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BMC Evol Biol. 2010 Aug 21;10:255. doi: 10.1186/1471-2148-10-255.

A revision of brain composition in Onychophora (velvet worms) suggests that the tritocerebrum evolved in arthropods.

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  • 1Institute of Biology II, Animal Evolution & Development, University of Leipzig, Talstrasse 33, D-04103 Leipzig, Germany.



The composition of the arthropod head is one of the most contentious issues in animal evolution. In particular, controversy surrounds the homology and innervation of segmental cephalic appendages by the brain. Onychophora (velvet worms) play a crucial role in understanding the evolution of the arthropod brain, because they are close relatives of arthropods and have apparently changed little since the Early Cambrian. However, the segmental origins of their brain neuropils and the number of cephalic appendages innervated by the brain--key issues in clarifying brain composition in the last common ancestor of Onychophora and Arthropoda--remain unclear.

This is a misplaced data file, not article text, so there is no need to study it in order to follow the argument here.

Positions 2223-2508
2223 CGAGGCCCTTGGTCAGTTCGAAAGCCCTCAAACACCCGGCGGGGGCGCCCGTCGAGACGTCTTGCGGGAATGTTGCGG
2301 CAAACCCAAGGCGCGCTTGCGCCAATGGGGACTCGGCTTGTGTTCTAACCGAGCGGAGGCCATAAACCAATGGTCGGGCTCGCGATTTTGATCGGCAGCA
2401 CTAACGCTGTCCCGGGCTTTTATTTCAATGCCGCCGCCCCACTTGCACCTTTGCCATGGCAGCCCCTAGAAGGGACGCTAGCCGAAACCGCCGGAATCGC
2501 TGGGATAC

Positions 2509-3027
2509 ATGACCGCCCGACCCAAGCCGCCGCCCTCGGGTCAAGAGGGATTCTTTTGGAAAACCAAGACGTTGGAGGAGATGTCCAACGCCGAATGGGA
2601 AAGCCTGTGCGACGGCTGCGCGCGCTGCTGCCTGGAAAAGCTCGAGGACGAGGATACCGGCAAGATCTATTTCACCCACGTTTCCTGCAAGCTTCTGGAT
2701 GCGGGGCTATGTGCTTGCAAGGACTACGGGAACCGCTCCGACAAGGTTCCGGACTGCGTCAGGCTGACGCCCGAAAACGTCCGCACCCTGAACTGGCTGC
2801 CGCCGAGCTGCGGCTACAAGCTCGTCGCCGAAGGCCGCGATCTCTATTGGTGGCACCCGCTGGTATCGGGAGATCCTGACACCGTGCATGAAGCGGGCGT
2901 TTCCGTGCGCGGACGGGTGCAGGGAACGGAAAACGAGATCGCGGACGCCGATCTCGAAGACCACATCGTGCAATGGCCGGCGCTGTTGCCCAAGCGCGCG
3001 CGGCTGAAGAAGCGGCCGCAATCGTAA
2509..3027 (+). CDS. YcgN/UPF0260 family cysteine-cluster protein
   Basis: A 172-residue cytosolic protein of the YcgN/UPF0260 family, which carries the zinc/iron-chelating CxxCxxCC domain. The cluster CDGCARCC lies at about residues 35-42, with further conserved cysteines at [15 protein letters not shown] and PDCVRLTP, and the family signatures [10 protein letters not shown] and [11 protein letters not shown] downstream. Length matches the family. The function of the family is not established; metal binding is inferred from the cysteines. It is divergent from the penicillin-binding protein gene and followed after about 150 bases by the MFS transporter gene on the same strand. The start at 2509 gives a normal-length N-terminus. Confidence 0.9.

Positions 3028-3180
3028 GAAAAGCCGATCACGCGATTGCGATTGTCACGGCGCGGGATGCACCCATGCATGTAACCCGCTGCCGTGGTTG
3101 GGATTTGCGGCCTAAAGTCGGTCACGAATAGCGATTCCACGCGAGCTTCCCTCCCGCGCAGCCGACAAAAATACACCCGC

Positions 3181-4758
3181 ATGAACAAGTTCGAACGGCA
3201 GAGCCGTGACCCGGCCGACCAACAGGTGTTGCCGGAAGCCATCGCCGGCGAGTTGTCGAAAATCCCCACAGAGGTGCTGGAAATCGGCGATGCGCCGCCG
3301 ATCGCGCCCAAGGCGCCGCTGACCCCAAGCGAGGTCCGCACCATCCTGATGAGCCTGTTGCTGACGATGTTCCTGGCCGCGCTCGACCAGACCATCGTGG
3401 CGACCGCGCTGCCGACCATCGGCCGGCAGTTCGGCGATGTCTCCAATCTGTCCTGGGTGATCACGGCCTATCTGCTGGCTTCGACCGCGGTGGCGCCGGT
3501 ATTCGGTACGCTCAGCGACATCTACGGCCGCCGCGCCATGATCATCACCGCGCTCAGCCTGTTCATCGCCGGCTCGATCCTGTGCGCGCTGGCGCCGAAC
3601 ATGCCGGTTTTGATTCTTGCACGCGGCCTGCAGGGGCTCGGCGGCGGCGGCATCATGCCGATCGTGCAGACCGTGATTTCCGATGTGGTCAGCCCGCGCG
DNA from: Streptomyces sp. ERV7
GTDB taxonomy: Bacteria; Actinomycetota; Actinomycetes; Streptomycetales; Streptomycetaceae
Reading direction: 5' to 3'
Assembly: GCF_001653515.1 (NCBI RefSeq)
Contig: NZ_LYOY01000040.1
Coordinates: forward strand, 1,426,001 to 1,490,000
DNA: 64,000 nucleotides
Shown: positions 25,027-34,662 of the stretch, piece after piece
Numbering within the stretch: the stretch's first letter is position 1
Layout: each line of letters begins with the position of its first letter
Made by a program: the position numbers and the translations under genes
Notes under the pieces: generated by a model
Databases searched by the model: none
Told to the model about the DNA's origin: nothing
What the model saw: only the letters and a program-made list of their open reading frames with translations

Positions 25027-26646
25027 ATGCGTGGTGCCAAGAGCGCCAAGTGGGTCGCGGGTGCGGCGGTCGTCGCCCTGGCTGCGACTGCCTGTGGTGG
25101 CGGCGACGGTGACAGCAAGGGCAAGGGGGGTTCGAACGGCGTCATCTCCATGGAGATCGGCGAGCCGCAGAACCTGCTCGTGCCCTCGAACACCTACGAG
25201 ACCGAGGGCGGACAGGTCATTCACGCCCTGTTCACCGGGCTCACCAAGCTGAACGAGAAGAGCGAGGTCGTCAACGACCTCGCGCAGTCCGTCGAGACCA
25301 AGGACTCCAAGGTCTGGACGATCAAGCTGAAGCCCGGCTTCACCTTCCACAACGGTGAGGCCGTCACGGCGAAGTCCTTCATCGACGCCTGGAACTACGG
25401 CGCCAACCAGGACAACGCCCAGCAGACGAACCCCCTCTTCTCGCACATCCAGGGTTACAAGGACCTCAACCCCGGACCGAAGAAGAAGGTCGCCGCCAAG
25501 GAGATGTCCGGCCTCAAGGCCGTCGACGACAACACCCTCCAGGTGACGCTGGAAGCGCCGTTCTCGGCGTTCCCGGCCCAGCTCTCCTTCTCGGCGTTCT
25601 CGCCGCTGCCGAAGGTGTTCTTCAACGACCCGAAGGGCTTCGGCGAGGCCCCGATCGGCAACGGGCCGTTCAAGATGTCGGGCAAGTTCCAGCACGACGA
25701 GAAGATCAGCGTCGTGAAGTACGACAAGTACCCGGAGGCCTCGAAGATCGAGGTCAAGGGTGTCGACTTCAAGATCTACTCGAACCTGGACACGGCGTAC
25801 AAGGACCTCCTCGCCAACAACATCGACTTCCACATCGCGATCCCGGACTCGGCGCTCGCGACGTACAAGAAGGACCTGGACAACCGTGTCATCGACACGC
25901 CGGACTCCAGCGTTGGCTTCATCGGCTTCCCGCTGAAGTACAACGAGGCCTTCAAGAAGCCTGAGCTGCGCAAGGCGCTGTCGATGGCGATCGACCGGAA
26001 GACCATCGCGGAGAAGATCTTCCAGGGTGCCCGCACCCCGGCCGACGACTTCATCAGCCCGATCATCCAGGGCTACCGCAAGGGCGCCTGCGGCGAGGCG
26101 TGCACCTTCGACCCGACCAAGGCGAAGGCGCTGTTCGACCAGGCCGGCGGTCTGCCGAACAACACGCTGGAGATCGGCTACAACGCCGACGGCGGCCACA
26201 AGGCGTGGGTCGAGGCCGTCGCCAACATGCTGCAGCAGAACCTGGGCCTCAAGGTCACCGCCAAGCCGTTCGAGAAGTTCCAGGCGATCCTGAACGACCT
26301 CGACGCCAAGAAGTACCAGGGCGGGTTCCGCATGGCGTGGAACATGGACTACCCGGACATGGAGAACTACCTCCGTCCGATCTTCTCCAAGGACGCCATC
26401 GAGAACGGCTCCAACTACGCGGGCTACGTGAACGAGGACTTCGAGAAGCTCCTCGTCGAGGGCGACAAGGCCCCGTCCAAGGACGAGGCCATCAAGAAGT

Using immunolabelling and neuronal tracing techniques in the developing and adult onychophoran brain, we found that the major brain neuropils arise from only the anterior-most body segment, and that two pairs of segmental appendages are innervated by the brain. The region of the central nervous system corresponding to the arthropod tritocerebrum is not differentiated as part of the onychophoran brain but instead belongs to the ventral nerve cords.


Our results contradict the assumptions of a tripartite (three-segmented) brain in Onychophora and instead confirm the hypothesis of bipartite (two-segmented) brain composition. They suggest that the last common ancestor of Onychophora and Arthropoda possessed a brain consisting of protocerebrum and deutocerebrum whereas the tritocerebrum evolved in arthropods.

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